A to Z 2016 · Fiction

V is for “Victimized”

This is a fun little character-inhabiting exercise, and I think I’ll try this from time to time, for all the people I see throughout the city of Chicago:

Here’s an idea for a five minute + writing exercise. It can be expanded infinitely, or that it can be picked up again whenever you have five minutes with nothing to do. I especially recommend it during meetings, when you are required to look attentive and take notes.

Who’s the last person who made you curious? Was it the words he said that didn’t fit the expression on his face? The clothes she wore that didn’t fit the occasion? The body’s secret language that contradicted the mouth’s politically correct utterances? For five minutes enter that person’s world and become him or her. Write a first-person monologue that explores how you’ve made yourself fit into the world.

Stop after five minutes. You may choose to return to this character later, or you may choose to enter another identity, and for five minutes, write in the voice of that person.

This exercise is about point of view: challenging yourself to not only step into others’ shoes but to become them, even if only for five minutes. eventually you will find doors opening to characters you never thought you could understand or write about.


Traveling on public transportation for about two hours every day makes it very easy to people-watch. There are some really kooky people out in the world…

I think the last person that really made me curious was a young woman. Very nicely dressed in business casual, smooth blond hair clipped back in a ponytail, fancy boots. What made her quirky was the fact that she was on her cell phone, earbuds in her ears, talking into the microphone on the cord — and despite the fact that we could hear her conversation (sounded like a relative; kept talking about “Dad”), she covered her mouth entirely every time she spoke and looked around to see who was watching.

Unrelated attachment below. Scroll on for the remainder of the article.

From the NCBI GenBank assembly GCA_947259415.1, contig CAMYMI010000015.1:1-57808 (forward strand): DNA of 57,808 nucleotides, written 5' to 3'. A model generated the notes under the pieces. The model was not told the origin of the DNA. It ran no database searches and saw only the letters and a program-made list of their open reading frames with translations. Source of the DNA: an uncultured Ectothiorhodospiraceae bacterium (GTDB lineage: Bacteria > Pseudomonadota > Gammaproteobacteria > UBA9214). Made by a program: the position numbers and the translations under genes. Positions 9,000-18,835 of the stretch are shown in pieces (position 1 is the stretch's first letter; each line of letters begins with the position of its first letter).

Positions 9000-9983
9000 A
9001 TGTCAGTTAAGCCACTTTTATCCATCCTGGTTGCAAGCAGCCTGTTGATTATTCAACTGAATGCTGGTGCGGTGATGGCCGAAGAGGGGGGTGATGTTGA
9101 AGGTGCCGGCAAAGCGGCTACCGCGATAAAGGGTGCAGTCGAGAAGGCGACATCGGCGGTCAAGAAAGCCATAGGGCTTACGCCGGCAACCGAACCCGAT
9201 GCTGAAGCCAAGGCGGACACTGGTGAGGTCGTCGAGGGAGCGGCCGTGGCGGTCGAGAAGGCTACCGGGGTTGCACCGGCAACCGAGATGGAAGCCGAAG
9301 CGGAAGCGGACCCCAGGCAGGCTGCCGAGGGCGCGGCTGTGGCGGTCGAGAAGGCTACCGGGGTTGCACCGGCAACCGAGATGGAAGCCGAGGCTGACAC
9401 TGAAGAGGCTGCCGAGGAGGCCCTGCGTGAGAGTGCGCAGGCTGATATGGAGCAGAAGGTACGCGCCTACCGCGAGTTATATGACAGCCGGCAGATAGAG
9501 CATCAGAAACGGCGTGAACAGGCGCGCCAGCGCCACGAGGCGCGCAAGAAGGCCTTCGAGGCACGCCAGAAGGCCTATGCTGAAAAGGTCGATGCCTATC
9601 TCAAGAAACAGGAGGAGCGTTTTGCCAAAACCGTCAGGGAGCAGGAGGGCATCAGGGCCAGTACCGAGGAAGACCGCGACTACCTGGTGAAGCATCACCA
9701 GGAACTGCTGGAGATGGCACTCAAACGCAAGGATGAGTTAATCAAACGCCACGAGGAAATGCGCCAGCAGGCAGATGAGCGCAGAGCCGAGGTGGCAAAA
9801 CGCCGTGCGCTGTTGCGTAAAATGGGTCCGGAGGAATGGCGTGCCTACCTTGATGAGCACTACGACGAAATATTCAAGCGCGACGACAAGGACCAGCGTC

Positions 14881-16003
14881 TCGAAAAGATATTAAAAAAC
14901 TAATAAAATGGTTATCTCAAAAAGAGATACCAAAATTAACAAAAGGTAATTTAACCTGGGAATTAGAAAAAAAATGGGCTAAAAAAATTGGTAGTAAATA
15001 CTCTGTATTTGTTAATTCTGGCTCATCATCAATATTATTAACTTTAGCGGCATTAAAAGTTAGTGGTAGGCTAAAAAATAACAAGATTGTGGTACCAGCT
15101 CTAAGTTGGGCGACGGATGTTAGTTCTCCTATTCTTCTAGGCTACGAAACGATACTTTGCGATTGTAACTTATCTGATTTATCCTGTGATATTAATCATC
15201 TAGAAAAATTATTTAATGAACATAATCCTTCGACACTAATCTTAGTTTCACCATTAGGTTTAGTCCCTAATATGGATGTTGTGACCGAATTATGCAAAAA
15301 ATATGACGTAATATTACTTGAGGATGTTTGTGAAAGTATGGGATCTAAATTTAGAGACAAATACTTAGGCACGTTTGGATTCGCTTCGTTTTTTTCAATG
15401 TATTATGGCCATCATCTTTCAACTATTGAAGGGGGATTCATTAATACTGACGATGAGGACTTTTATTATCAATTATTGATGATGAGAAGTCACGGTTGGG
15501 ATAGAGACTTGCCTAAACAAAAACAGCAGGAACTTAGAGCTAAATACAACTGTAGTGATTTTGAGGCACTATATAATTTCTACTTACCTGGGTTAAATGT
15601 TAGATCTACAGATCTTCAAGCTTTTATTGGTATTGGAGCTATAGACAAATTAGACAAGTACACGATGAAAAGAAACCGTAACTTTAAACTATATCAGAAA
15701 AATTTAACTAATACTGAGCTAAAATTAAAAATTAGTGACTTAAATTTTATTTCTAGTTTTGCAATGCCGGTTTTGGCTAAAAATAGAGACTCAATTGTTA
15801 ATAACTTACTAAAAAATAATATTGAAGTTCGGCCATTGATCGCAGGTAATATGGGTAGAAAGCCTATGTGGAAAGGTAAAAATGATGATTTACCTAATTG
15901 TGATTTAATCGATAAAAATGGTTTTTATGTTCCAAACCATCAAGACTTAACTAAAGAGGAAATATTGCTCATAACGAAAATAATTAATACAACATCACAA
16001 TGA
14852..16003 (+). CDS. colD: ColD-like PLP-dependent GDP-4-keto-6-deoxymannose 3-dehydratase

So I began to think — what would make someone like act this way? Was it simple paranoia? Or had she been the victim of something that scared her? I was intrigued.




It’s not something I like to think about, the circumstances that make me frightened of everyone. I just can’t trust anybody anymore.

Eddie should have let me work from home; I’d feel so much better if I didn’t have to be in public so much. But to do that, I would have had to tell him all about it — and either he would think I was crazy, or he would want me to go to the police.

Police? What can they do? I’ve never been assaulted, I’ve just been terrorized. I think.

Hold it together, Lucy. Don’t try to convince yourself this isn’t real, like everyone else seems to think. It’s not your imagination. Someone has been watching.

I wish I could prove it, just so everyone would believe me. Mom, Dad, Jules, Peter. I’m not paranoid. Dr. Thatcher agrees with me… or at least he makes me believe that he believes me.

Someone is always looking. I look over my shoulder, and the person behind me shifts their head like they just looked away.

And I know someone is tracking me. Every day now, I check my pockets, the seams, every crevice of my bag just in case I find some tiny bug, some device proving someone is watching or listening. But every day, it’s just been lint.

Can a bug look like lint? Oh god, that’s — oh, god.




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